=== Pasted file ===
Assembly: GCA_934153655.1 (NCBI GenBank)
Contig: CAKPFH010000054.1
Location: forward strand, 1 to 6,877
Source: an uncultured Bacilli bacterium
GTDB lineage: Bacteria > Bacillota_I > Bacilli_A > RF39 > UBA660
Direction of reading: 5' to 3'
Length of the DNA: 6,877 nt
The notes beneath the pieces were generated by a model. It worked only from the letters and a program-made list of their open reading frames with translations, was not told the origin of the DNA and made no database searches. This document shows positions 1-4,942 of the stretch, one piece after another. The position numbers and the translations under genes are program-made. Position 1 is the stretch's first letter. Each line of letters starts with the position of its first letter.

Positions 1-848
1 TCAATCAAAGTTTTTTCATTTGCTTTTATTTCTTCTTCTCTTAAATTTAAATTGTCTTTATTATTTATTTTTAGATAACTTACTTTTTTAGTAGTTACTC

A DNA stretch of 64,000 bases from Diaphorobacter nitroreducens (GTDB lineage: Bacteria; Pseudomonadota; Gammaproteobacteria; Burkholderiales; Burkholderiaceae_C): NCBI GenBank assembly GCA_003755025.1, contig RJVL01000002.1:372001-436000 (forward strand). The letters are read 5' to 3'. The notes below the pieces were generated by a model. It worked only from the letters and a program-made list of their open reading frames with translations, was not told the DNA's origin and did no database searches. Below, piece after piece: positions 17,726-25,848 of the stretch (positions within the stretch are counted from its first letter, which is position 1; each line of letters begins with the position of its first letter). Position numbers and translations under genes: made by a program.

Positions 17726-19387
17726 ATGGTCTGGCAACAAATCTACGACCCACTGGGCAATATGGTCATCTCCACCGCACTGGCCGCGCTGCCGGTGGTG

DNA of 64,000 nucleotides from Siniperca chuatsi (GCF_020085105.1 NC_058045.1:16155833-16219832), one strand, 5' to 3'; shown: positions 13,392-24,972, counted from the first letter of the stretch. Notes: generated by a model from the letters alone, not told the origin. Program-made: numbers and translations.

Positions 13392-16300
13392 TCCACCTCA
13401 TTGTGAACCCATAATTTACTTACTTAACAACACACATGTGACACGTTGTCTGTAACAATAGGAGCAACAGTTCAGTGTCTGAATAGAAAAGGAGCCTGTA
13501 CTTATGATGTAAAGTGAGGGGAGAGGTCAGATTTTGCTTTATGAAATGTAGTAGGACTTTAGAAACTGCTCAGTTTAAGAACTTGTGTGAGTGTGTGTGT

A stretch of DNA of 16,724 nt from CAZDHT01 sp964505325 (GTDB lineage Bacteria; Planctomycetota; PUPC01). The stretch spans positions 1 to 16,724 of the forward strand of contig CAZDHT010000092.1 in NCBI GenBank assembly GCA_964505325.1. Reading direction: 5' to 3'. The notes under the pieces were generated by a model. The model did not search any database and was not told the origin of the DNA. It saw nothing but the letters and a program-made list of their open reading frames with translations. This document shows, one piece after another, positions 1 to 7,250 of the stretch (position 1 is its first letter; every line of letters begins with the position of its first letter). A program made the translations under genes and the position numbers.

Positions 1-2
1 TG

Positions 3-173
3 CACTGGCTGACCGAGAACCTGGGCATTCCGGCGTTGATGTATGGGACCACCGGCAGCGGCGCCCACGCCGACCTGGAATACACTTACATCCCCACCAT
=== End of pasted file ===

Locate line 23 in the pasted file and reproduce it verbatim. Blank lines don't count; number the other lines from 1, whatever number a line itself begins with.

3 CACTGGCTGACCGAGAACCTGGGCATTCCGGCGTTGATGTATGGGACCACCGGCAGCGGCGCCCACGCCGACCTGGAATACACTTACATCCCCACCAT